ATSE engineers examine ‘waste as resource’

For the inaugural World Engineering Day for Sustainable Development, the Australian Academy of Technology and Engineering (ATSE) is investigating how technology can best address Australia’s waste ‘crisis.’

ATSE CEO Kylie Walker said the academy is bringing expertise from industry, universities and the public sector together to build tools to turn waste into income streams.

“Australia generates around 67 million tonnes of waste per year – but with the rapid evolution of technology and sustainable engineering practices, we can and should be able to turn this into a major resource,” she said.

“This inaugural World Engineering Day for Sustainable Development, the ATSE is leading a critical and timely major national initiative to pave the way for the digital revolution to supercharge Australia’s new circular economy.”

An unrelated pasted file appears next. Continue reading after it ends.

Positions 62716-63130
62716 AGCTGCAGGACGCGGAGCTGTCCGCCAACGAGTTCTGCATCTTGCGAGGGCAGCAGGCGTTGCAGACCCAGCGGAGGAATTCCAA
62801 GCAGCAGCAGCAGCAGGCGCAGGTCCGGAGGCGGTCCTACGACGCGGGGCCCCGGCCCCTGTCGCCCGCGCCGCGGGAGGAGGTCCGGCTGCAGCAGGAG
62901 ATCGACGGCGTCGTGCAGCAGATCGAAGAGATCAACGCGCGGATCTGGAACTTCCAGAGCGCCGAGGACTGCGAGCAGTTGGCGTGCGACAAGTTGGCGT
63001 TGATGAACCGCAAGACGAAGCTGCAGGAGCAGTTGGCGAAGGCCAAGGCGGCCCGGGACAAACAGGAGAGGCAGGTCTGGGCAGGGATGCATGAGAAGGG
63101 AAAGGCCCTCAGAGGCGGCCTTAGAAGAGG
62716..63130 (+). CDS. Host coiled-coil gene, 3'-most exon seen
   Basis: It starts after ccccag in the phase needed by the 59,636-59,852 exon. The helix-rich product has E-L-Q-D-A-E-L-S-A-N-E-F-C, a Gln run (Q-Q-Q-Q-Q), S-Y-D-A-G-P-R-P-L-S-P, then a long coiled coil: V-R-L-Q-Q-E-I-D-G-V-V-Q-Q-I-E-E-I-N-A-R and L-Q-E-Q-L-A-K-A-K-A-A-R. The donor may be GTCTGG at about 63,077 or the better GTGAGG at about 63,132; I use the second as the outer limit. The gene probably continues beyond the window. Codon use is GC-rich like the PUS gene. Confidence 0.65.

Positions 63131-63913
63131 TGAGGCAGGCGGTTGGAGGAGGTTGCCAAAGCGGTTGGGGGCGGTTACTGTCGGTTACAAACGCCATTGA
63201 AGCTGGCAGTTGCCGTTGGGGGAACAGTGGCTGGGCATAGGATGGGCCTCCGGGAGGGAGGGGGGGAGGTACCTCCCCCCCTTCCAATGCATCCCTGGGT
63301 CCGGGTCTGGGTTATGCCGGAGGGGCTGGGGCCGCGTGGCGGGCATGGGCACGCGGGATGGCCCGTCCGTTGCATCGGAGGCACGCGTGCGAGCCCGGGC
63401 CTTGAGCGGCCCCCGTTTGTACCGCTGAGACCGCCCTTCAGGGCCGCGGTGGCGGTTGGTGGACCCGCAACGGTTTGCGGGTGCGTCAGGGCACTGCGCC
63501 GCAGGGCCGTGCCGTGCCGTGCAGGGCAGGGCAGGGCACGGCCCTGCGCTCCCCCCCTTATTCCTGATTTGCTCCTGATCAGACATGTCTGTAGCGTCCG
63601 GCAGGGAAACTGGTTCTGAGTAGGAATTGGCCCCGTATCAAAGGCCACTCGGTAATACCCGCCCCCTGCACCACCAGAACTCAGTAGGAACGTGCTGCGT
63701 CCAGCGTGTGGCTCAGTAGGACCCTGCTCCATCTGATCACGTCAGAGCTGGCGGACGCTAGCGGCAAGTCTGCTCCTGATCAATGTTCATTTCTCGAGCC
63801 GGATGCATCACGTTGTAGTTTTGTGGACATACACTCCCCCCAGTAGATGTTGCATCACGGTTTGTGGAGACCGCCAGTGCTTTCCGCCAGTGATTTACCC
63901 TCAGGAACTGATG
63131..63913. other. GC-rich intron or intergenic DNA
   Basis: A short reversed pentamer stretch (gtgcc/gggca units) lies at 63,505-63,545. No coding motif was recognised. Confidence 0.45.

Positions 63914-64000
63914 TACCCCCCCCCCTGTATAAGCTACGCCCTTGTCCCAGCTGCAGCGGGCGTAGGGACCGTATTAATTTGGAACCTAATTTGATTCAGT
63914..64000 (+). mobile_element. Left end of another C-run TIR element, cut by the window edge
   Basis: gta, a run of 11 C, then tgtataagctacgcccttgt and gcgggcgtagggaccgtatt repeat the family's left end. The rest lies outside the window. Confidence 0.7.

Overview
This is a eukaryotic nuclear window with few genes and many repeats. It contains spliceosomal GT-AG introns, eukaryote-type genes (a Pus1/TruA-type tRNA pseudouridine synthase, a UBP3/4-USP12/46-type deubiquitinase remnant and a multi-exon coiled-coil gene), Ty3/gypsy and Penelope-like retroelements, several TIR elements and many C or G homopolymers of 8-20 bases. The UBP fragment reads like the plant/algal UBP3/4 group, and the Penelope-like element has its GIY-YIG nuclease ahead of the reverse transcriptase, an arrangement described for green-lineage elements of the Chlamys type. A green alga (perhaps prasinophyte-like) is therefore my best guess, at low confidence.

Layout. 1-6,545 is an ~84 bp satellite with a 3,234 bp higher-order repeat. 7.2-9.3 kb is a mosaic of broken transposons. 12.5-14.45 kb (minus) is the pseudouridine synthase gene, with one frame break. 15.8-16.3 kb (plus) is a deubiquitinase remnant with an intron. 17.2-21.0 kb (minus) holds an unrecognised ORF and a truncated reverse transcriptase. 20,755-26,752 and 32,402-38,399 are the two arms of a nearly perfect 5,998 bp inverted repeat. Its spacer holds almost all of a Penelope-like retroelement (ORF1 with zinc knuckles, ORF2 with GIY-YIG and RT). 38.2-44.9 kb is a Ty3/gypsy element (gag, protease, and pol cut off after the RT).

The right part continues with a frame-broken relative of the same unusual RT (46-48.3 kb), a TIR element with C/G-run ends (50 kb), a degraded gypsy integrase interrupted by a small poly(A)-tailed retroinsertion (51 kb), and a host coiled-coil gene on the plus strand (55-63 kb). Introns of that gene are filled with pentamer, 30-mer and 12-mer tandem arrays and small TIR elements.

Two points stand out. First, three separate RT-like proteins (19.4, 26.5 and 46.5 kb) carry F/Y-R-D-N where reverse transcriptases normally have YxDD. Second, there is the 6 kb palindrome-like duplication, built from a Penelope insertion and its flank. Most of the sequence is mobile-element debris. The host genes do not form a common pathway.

According to Ms Walker, by using technology and systems approaches that already exist, 10 jobs for every 10,000 tonnes of repurposed waste can be created.

“Imagine how we could build on this growth as we start to create products designed for multiple iterations, create smart waste management systems, and invent advanced recovery technology,” she said.

Waste is one of three major investigation areas for ATSE’s Strategy Plan 2017-2020, which identifies key priorities to help Australia meet the challenges, and seize the opportunities, form global technology advances to 2030.

The investigation, supported by the Australian Research Council, will provide a blueprint for government, business and academic investment in technology and research to support waste management planning.

“We’re looking at how Australia can prepare the infrastructure and skills, as well as the social, policy and regulatory frameworks needed to move as close to a zero-waste economy as it’s possible to be,” Ms Walker said.

“As we celebrate World Engineering Day, we’re proud that this work supports a range of Sustainable Development Goals including responsible consumption, sustainable communities, innovation and infrastructure, and decent options for employment and economic growth.”